As five Gannett newspapers institute sweeping changes across their newsrooms, the goal is to better attract an audience of 25- to 45-year-olds, a Gannett executive told Poynter via phone.
That means reaching readers beyond print.
Freeing up resources for quality reporting that’s responsive to online audiences will allow the newspapers to be “each community’s top source of investigative journalism, of public-service journalism,” said Kate Marymont, Gannett’s vice president for news. How are these newsrooms able to double down on reporting? “We’re going to invest the fewest resources necessary in production,” she said.
The five sites — The (Nashville) Tennessean; The Asbury Park (New Jersey) Press; The Greenville (South Carolina) News; The Pensacola (Florida) News Journal; and The Asheville (North Carolina) Citizen-Times — will have fewer staffers overall after the reshuffling of job tiles and descriptions, Marymont said. That’s an economic reality nearly every newsroom is facing. But reporting resources will grow; Pensacola is adding two reporters, Asbury Park is adding three, and Nashville is adding six.
(By email, Tennessean vice president and executive editor Stefanie Murray told Poynter, “I don’t expect many of my staff members’ pay to drop unless they specifically opt to apply for a lower-paying job. Folks who go into higher-level jobs could see raises.” There’s an “entirely new compensation structure for the new jobs.”)
The newspapers aren’t looking to gut print, which still draws loyal audiences, Marymont said. Some late-stage print editing and design work will occur at the Asbury Park and Nashville design centers instead of in the newsrooms. Some staffers from those publications will be “on loan” for the testing period. The idea is to determine whether more of that work can be moved to Gannett design centers.
Real-time and long-tail audience data
Coverage at the test sites will be determined by listening to readers and gaining a deep understanding of audience analytics. “We’re going to use research as the guide to make decisions and not the journalist’s gut,” The Tennessean’s Murray told Poynter.
Reporters at Gannett are outfitted with “audience dashboards,” Marymont said, allowing them to look at “real-time and long-tail data.” Reporters will be tasked with paying more attention to audience feedback both with short-term changes to underperforming stories, like adding interactive elements or tweaking headlines, and with long-term tailoring of beat coverage.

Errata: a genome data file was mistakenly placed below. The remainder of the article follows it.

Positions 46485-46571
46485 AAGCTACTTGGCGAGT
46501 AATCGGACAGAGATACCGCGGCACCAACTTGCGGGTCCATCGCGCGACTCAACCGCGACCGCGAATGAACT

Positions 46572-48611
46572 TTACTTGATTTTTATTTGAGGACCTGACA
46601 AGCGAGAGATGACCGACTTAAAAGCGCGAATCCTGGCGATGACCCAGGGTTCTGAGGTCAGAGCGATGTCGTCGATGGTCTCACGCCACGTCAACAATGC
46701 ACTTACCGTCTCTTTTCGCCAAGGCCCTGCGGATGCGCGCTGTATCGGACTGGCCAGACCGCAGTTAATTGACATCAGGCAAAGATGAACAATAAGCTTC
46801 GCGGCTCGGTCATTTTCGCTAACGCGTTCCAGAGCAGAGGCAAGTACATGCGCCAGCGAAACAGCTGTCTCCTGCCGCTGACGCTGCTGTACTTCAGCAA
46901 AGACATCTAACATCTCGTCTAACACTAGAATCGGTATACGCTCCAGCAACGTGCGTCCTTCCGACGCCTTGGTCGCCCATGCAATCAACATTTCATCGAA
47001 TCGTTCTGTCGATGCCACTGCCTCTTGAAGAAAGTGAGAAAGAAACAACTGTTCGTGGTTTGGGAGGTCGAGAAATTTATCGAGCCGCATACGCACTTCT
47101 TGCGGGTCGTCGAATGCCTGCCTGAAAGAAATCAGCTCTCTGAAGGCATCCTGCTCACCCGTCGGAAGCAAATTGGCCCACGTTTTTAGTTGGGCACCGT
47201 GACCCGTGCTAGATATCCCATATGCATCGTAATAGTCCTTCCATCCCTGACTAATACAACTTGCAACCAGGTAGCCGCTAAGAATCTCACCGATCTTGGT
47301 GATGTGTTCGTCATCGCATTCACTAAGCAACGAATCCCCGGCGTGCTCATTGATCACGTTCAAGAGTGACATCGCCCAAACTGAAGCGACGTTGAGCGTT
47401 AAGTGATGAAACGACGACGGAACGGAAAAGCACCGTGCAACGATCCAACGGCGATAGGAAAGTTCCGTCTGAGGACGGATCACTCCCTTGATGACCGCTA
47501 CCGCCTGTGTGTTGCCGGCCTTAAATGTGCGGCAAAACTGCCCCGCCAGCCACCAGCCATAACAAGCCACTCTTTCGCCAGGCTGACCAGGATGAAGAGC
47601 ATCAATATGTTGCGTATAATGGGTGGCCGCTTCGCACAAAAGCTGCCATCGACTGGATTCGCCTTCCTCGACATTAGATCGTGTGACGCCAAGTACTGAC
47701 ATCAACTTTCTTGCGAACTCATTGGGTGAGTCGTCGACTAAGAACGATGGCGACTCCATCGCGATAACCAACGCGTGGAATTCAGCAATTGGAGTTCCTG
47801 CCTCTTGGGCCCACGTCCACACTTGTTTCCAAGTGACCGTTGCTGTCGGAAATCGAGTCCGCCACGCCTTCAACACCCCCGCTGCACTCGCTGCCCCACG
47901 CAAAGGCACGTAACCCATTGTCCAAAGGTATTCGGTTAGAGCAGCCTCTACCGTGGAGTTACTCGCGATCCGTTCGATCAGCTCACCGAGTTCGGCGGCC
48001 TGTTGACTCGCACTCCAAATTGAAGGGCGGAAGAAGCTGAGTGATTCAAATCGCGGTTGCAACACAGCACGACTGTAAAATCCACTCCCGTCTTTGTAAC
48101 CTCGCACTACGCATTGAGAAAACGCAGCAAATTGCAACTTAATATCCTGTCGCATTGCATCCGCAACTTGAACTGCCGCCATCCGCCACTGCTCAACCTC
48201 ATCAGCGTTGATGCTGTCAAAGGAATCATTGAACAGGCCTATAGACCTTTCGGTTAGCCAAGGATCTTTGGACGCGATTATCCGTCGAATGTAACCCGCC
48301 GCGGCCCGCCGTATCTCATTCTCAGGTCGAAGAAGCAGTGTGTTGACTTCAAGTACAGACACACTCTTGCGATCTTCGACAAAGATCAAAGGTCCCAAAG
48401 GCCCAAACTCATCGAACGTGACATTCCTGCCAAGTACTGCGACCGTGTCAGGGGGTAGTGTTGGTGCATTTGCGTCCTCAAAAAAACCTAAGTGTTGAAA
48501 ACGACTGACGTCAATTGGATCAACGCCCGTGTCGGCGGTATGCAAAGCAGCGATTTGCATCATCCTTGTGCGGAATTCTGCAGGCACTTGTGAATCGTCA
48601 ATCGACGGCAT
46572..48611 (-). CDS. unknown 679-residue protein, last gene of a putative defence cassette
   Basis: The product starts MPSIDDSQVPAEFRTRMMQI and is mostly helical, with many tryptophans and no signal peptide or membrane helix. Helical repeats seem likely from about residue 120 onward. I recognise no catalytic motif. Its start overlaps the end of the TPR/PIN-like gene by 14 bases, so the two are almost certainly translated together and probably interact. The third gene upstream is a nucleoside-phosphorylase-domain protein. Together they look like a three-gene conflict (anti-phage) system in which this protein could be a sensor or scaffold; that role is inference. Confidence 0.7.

The idea is that newsroom positions focused specifically on audiences and new kinds of content will better allow the newsroom to cater to reader needs.
Less editing, more coaching
Other newsroom roles will be alternatives to “assignment editors who have that daylong link to a reporter guiding coverage,” Marymont said. “As reporters turn more to their readers on what to do, the traditional assignment editor is instead being morphed into roles that involve more coaching and building skills.”
At The Tennessean, Murray said, the newsroom will have more “self-sufficient reporters producing publication-ready copy.” That resembles the philosophy at the Louisville Courier-Journal, where there’s “a little more expectation that the reporters are more independent and produce stories that are in better shape,” Executive Editor Neil Budde said in June.
And added Marymont: “We are not removing copy editing from the local sites. Most of the copy editing has to be done locally because they have the experience and the knowledge.”
The ‘reapplication’ process
All five sites — not just The Tennessean — will require staffers to reapply for jobs in the newsroom, Marymont confirmed. But she said the word “reapply” isn’t the right way to look at it: “No one is reapplying for an existing job, because all the jobs have been redefined.”
Here’s how Joshua Awtry, editor of The Asheville Citizen-Times and The Greenville News, explained the new roles to Corey Hutchins at Columbia Journalism Review:
“When we talk about the very concept of a reporter—what we are asking of a reporter—it might be things that we’ve verbally asked folks to do for years and some people have done those things and some people have not done those things, but we are asking everyone to think radically different.”
“We’re giving our employees first crack, of course,” Marymont explained. “Some may look at it and not see a role — I hope that’s a small number. Some may interview for the new jobs, which are very different, and may not have the skills — I hope that’s a very small number.”